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CEO Gets Prison Time for Hiding Money in Offshore Accounts

Posted in Offshore Account Update on June 26, 2015 | Share

Reporting money in offshore accounts is required. Investors must file a Foreign Bank Account Report (FBAR) with the Treasury Department each year. Failure to file reports and pay income taxes on offshore investments can lead to financial penalties. It can also lead to criminal penal-ties. Just recently, the CEO of Circlenet LLC was sentenced to four months in a federal prison for not filing his reports and concealing income.

There are options available to try to avoid being prosecuted for a crime if you have not filed your FBARs. The Offshore Voluntary Disclosure Program (OVDP) is one choice for people who haven’t submitted annual FBARs, but it may not be the right solution for everyone.

A Washington DC tax attorney can help investors who have not complied with reporting requirements to evalu-ate their options and choose how best to approach potential problems they may face with the IRS. With the help of a lawyer, you may be able to reduce or eliminate penalties and avoid being charged with a crime.

Prison Time for Circlenet's CEO

Circlenet LLC CEO Gregg A. Kaminsky reportedly concealed income and assets in accounts in Thailand, Hong Kong, and Switzerland. Kaminsky had a bank account at UBS AG from 2000 to 2008 and, in 2006, there was almost $1.1 million in the UBS account.

Between 2002 and 2009, Kaminsky moved some funds from this UBS account into other foreign accounts in Thailand and Hong Kong. He also had money from U.S. companies directly deposited into the Swiss UBS account.

Kaminsky didn’t file FBARs or alert the IRS to any of the accounts despite being required to do so by law. He also failed to report income he was earning in Second Life, which is an online virtual world. The allegations against Kaminsky indicated he concealed several hundred thousand dollars in income, dividends and interest that should have been taxed but was not.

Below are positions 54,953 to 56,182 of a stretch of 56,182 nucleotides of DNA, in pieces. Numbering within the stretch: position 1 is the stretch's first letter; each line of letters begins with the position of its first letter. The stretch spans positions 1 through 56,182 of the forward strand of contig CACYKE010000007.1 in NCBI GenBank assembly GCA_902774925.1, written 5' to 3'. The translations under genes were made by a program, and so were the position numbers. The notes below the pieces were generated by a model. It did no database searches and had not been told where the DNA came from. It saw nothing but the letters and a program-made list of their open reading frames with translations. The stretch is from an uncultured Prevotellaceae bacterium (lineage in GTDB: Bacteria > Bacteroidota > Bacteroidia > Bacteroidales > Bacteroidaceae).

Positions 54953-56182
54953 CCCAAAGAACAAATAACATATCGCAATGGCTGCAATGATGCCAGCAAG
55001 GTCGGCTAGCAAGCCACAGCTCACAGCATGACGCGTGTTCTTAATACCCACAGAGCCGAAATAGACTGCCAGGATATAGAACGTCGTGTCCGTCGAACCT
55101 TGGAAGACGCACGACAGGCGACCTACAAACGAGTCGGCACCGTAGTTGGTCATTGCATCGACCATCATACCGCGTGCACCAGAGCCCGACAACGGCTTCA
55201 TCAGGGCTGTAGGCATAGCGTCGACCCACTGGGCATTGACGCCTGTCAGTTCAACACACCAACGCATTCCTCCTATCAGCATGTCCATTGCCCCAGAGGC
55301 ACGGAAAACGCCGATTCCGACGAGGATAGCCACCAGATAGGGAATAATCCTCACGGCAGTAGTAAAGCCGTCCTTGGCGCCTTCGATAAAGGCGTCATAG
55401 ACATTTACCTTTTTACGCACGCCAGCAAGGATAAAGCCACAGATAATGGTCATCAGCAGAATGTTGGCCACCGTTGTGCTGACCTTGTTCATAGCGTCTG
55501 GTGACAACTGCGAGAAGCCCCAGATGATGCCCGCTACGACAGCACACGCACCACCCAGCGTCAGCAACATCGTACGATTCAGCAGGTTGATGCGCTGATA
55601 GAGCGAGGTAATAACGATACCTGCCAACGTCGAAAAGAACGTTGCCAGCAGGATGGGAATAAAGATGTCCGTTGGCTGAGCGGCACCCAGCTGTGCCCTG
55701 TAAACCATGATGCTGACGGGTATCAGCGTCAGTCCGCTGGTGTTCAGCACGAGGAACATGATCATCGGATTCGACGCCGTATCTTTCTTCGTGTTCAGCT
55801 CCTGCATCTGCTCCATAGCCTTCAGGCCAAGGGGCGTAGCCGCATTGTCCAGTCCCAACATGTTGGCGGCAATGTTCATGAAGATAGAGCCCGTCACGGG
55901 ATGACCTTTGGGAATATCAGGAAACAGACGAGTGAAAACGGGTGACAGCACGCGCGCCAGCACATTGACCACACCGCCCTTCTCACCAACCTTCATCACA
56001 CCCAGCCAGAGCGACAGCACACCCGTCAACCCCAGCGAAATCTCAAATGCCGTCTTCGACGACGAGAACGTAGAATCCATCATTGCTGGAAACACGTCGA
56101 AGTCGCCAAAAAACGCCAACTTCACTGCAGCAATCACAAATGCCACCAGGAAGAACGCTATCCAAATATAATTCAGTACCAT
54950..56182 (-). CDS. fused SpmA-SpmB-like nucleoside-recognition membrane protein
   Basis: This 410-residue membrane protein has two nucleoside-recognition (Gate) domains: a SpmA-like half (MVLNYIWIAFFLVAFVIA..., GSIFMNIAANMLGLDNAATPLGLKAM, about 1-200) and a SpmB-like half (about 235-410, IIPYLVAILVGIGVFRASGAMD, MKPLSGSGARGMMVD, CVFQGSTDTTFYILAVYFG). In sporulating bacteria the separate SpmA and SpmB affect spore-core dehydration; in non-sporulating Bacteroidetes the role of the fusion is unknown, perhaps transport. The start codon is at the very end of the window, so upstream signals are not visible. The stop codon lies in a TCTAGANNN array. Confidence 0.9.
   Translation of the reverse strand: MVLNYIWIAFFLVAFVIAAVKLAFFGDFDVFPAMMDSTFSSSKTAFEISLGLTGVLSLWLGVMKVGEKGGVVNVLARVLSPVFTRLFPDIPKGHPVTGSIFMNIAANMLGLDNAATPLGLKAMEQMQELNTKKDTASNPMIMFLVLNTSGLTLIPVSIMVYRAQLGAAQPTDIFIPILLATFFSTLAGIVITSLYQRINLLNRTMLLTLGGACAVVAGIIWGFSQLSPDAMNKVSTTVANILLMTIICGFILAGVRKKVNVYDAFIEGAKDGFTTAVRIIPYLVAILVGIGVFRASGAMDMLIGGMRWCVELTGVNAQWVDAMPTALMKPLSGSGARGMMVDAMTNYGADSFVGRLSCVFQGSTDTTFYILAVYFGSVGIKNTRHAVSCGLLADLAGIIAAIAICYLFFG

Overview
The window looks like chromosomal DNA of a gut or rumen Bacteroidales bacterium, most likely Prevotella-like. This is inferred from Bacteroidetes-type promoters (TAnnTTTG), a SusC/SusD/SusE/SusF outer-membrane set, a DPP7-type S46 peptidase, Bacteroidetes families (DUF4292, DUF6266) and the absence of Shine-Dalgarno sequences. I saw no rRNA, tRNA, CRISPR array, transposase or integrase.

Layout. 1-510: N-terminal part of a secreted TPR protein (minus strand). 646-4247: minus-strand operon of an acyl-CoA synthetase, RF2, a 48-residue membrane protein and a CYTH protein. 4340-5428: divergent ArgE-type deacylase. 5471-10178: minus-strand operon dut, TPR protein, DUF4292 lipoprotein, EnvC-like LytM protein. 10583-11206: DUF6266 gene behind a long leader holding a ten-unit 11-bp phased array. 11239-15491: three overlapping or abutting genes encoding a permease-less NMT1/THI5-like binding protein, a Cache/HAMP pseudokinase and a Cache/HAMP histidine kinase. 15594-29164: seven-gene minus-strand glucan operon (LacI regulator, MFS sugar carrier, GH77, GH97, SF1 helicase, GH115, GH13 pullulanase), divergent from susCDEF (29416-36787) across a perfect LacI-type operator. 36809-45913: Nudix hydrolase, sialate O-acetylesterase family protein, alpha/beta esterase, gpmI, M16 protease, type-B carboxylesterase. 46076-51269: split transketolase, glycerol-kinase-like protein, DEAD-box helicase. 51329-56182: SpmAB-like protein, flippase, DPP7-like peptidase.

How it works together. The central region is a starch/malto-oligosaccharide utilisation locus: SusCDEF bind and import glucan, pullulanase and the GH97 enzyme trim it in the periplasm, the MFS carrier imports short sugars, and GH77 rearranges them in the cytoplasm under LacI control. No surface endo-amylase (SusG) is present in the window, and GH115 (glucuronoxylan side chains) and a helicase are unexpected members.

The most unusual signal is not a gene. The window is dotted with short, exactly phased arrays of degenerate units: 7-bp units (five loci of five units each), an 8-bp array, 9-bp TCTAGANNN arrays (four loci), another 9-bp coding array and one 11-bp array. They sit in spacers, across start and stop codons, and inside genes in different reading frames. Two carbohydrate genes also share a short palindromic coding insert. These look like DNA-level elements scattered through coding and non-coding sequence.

In 2007 and in 2009, Kaminsky filed a Free Application for Federal Student Aid (FAFSA) in order to qualify for needs-based federal aid to attend Emory University to get an Executive MBA.

At the time of completing the FAFSA forms, Kaminsky allegedly had more than $500,000 in the undeclared UBS account. This money was not listed on his FAFSA and it would have disqualified him for financial aid had it been disclosed.

Kaminsky was faced with criminal charges and he ended up being convicted. He has now been sentenced to four months in a federal prison and must pay $91,983 in restitution.

Fines and penalties are common in tax evasion cases. Prison is also a real possibility, especially as the government aggressively goes after tax evaders and looks to find scapegoats to make an example of.

Anyone whose money is kept offshore and who has not filed FBARs should be aware that there is a possibility of criminal prosecution and civil penalties when the accounts are brought to the attention of the IRS. Get help from Kevin Thorn, a tax attorney in Washington DC, today to learn about your options for trying to protect yourself from imprisonment, fines and fees.


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